Insomniac City by Bill Hayes
Bill Hayes left San Francisco desolate after the death of his partner, Steve. He bought a one-way ticket to New York and rented an apartment. He recalls observing five ailanthus trees from his sixth floor window. “Ailanthus,” Hayes learns, is an Indonesian word meaning “tree of heaven,” and he watches what he refers to as Tree TV, learning resilience and the art of being still through grief.
Welcome to Insomniac City, Bill Hayes’ love letter to his adopted home and to Oliver Sacks, the neurologist and author, with whom Hayes fell in love and shared his life in New York until Sacks’ death from cancer in 2015.
Hayes, both a writer and photographer, walks the New York streets with his camera at the ready. He is intrepid in approaching strangers for photos and probing them with questions. Hayes approaches his subjects with an open heart and empathy that is rewarded in kind. A woman writes a poem for him; another draws a portrait of his eye; he engages otherwise angry New Yorkers, unearthing their stories. He has a gift for rendering poetic what to others is mundane, and he does this with both his photos and his writing.
“Taking wrong trains, encountering unexpected delays, and suffering occasional mechanical breakdowns are inevitable to any journey really worth taking. One learns to get oneself turned around and headed the right way.”
Oliver Sacks is 76-years-old (Hayes is 48) when the couple starts dating. Oliver had never been in a relationship, had never come out as a gay man, and hadn’t had sex in decades. He had devoted his life to his work – to reading, writing, and thinking.
It is 2009, Hayes’ first summer in New York and the summer that Michael Jackson died. Oliver asks Hayes, “What is Michael Jackson?” The neurologist knows nothing of popular culture, though his writing has placed him squarely in the middle of it. Hayes recounts a remarkable lunch with Bjork at her home in Reykjavik after Oliver had worked with the Icelandic artist on a BBC documentary at her request. And in a whirlwind run-in with 1970s supermodel Lauren Hutton, Oliver has no idea who she is, but she is starstruck upon meeting him.
Much of Insomniac City is comprised of sections titled, “Notes from a Journal,” entries taken directly from Hayes’ personal journals, which access with intimacy the couple’s relationship and Hayes’ love for Oliver. Hayes finds everything about Oliver endearing – the way he invests inanimate objects with qualities of the living, his genuine belief in the deadly risks of accidentally eating a firefly, and his vast library of books alphabetized by author and uncanny ability to recall quotations and find them in that library.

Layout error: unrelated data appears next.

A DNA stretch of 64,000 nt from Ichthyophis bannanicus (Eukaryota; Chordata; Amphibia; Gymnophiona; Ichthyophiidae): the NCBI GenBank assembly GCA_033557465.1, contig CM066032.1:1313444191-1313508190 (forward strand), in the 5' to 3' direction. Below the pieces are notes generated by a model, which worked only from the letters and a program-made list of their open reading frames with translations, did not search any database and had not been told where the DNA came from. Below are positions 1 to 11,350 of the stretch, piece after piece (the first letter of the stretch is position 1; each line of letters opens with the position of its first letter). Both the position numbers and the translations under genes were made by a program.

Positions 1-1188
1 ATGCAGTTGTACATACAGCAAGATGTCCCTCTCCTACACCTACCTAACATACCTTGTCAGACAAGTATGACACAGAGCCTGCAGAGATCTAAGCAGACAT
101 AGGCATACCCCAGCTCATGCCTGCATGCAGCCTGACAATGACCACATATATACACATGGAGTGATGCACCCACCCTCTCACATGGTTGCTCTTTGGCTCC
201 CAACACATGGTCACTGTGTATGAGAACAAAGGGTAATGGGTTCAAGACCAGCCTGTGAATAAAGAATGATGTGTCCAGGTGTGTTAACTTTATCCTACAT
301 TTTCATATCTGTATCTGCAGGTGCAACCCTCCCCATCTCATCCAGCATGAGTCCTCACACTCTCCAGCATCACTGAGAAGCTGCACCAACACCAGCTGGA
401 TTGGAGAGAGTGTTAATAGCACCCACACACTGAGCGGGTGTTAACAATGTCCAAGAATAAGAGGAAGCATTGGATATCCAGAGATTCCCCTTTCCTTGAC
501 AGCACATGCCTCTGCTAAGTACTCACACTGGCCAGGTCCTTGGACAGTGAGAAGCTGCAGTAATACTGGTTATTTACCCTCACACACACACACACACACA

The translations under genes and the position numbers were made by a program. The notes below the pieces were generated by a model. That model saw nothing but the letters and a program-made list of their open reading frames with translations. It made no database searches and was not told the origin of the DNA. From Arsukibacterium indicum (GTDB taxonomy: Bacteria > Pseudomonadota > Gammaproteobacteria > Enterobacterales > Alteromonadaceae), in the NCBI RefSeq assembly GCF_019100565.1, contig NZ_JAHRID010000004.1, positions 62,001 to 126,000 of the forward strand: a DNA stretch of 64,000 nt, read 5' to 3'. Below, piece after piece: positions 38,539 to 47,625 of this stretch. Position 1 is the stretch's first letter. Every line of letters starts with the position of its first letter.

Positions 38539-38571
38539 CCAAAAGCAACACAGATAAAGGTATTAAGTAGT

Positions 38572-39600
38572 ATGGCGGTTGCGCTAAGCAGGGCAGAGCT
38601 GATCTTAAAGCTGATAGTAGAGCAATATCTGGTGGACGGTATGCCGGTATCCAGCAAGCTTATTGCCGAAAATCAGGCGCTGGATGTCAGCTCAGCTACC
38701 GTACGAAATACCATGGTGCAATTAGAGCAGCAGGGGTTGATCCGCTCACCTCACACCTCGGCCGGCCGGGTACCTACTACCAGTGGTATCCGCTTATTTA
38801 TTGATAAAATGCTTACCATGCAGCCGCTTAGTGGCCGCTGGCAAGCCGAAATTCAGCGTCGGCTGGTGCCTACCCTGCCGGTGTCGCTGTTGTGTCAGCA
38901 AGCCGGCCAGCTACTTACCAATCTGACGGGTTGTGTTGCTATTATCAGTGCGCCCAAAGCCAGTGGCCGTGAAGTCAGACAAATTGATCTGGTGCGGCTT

We get to know Oliver through Hayes and we too fall in love. We fall in love with the way Oliver uses the pronoun “one” in place of “I” as in, “One feels they want to be cleaned” (referring here to the dishes). And we love that even Oliver’s most mundane observations betray his genius, for example when remarking at the skatepark how the skaters “describe curves in hyperbolic space,” and how the ancients would have admired them.We fall in love with Oliver’s signature pronouncements:
“Wouldn’t it be nice if there were a planet where the sound of rain falling is like Bach?”
Insomniac City is episodic in nature, comprised of vignettes of Hayes’ life in New York. Among my favorites is when Hayes’ brings his nieces to the Metropolitan Museum of Art, and one of them falls in love with a Monet water lily. Hayes teaches her how she can own that painting:
“This is when I let each girl in on a secret: It can be yours. No different from falling in love with a song, one may fall in love with a work of art and claim it as one’s own. Ownership does not come free. One must spend time with it; visit at different times of the day or evening; and bring to it one’s full attention. The investment will be repaid as one discovers something new with each viewing – say, a detail in the background, a person nearly cropped from the picture frame, or a tiny patch of canvas left unpainted, deliberately so, one may assume, as if to remind you not to take all the painted parts for granted.”
Insomniac City will make you smile, and it will break your heart. If you’re like me, it will leave you thirsting for more (perhaps one of Sacks’ own books). Make it your own. Linger. You can own it, and perhaps, like Tree TV, it will teach you the art of just being.